Showing posts from April, 2011

A picture post card

Few words: few pictures; no theme, just events from the last two weeks in April 2011. I saw a twist in the river Coln. I looked down on the contented village of Uley. From the car I saw the Severn valley stretch before me. I observed a green way of cutting grass. The flags and bunting went out in the towns. And, oh yes there was that wedding . Ciao4now Ck.

Winchcombe: The Missing Bits + xtras

In a recent post  " Winchcombe Caught Knapping" 01/04/'11 , I lamented the fact that on this  Cotswold Way  circular walk, I made the wrong deduction and went the wrong way from Belas Knap. Thus on Tuesday 12th April 2011, I set out to partly re-trace my steps, allowing me to finish the walk, using the correct route. The day was similar in temperature, but the clouds were more wispy and the ground underfoot, still remained firm. The uphill track from opposite the Cricket Ground, was this time bereft of horses, and reaching the top I headed off on the road diagonally left for about a quarter of a mile. The views to the valley below were superb. In a while a track took the walker left and downwards, past cottages, with wonderful views eastwards, towards Sudeley Castle and Winchcombe. After following the path to the right of farm buildings, you are led through meadows and over stiles, as you descend to Winchcombe. In the above picture, you can clearly

Thames Coda: New Seasons Colours

I have now walked the Thames Path  from its source near Kemble to Castle Eaton and also from the Riverside Car Park to St John's Lock, situated just past Lechlade. I will probably not bother with  the ' missing ' 3.5 miles, as it involves, walking over a mile on the busy A361 road and apart from Inglesham Church has little to recommend it. At some time in the future, I may find myself at Oxford, Marlow or Windsor for example and will report on the Thames then. I hope, at least, that I have shown you how, from a trickle near the source, the infant Thames, often called Isis, develops in size and power, until at Lechlade, it reaches enough maturity to; in olden days, allow barges to convey cheese and stone to London. My last posting, tried to point, with prose, picture and video this journey from stream to river. I must however set the record straight, by admitting, that "Father Thames" was commissioned in 1854 for Crystal Palace and was sculpted by Raffaele M

More Flowing Moments

From Gloucestershire stones a wetness becomes  a slow trickle: modest, feeding from springs, 'til a stream issues forth; sallying twixt meadows and driven under lane and road. Kemble, Ewen and Somerford Keynes like watery solicitors rush by,  without disturbing the flow of baby Isis, until gravel pits subsume the infant into a water park bath. Near Cricklade, bank order is restored again. Ancient meadowlands wait for their Easter flowers and in time fritillary of snake's- head  nod to the coming river. Onwards past Cricklade, in tight curves the slim river forces through reeds and engulfing vegetation. Then at Lechlade,waist is expanded and authority is assumed. Isis is Thames. Proud H'penny Bridge in toll position, near long gone conjunction with the Severn Canal remembers  waggons and barges laden with Cotswold stone and cheeses  journeying downriver to 'The Smoke.' Does  Father Thames, somnolent in St.John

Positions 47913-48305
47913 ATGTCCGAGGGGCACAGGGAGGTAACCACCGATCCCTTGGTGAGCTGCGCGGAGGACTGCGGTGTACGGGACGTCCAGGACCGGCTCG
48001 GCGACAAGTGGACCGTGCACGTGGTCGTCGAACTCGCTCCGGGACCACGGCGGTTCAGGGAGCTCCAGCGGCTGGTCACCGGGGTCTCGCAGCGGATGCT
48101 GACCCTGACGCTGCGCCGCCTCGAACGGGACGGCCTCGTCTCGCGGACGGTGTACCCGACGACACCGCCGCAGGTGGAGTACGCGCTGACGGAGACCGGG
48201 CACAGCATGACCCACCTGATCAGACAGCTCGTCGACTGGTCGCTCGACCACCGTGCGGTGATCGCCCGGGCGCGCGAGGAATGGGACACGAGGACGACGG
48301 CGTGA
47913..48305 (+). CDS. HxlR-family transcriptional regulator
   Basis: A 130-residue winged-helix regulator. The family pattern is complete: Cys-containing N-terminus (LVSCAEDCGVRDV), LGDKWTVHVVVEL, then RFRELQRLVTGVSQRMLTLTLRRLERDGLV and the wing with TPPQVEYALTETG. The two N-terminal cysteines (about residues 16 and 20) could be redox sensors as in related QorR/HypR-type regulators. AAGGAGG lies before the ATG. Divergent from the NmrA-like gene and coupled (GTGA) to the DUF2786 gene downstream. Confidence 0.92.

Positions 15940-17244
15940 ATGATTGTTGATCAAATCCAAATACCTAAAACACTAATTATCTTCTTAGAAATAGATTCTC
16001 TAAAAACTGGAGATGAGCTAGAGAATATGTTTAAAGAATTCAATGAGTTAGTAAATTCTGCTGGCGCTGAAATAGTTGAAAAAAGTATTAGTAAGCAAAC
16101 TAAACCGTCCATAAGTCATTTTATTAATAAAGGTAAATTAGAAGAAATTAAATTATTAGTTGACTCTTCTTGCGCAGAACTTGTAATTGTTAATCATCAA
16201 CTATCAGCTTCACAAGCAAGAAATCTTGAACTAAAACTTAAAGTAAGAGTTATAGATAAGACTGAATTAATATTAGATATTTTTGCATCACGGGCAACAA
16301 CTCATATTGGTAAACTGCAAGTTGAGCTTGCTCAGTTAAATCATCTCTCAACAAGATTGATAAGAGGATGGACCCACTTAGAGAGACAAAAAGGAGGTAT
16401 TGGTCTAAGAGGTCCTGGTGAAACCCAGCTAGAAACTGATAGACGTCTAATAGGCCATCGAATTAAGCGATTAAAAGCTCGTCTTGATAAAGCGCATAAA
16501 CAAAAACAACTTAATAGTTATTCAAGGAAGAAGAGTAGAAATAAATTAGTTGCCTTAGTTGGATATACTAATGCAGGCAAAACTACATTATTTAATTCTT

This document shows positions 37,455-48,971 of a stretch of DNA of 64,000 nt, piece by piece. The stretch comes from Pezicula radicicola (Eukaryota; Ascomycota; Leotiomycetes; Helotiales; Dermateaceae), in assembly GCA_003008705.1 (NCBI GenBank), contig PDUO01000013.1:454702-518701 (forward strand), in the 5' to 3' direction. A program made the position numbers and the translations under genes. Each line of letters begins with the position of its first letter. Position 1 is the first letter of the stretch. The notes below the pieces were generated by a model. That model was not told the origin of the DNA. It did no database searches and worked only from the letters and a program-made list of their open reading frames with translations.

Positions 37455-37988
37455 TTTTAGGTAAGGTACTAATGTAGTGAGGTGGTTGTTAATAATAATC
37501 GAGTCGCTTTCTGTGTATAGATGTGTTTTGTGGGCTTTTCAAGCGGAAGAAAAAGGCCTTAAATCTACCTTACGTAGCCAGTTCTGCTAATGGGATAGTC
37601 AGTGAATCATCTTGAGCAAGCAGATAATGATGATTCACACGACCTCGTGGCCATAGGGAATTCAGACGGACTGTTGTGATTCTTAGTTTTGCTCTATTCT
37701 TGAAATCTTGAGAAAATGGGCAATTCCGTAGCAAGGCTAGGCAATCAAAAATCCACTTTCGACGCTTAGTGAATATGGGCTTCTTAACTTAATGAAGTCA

Life Flows, in a Courtly Fashion.

The above photograph shows the scene at Marine Lake, Clevedon, last Wednesday 6th April 2011. It was a beautiful,  still day.  The lakeside was strangely quiet, with no seagulls to be heard and only three adults using radio control to guide model yachts across the lake's surface. I should explain, that Clevedon is on the coast,  and this was the view from the other side of the lake. This was also deserted and  apart from a few bottles mindlessly smashed against the rocks, Clevedon had a peaceful sense of innocence. Sandwiches and coffee went down well. Within a couple of miles of Clevedon, is the National Trust property of Clevedon Court. This view is taken from the rear of the building; from the aspect of the terraced garden. Here the photograph shows a more elevated  picture. The early April blossom  was on display. Clevedon Court, in core form,  has survived since medieval times, and the remains of a por

Winchcombe: Caught Knapping

Date: Tuesday 29th March 2011 Location:  Winchcombe, Gloucestershire. Purpose :   Cotswold Way  Circular Walk: 4. Winchcombe and Belas Knap. Distance:   5.25 miles. Conditions: generally grey, but sun possibly emerging later. Good to firm ground. Temperature:    8 - 11 degrees C. All went well at the start; the picture above shows daffodils at the point along Vineyard Street, where the trail turns right and heads across a grassy meadow " in the shadow of St. Peter's Church." After passing along field boundaries, Corndale Lane is reached. Turn left, and continue along the road for about .25 miles until a right is taken  to pass by the Winchcombe Cricket Ground. The walk then continues on the left via a kissing gate up a steeply rising field. In this field were many horses. This field represents a good fitness check; as it is a tiring ascent. In the top left hand corner is a further kissing gate, leading onto a road. At this point the mission went wrong. My directi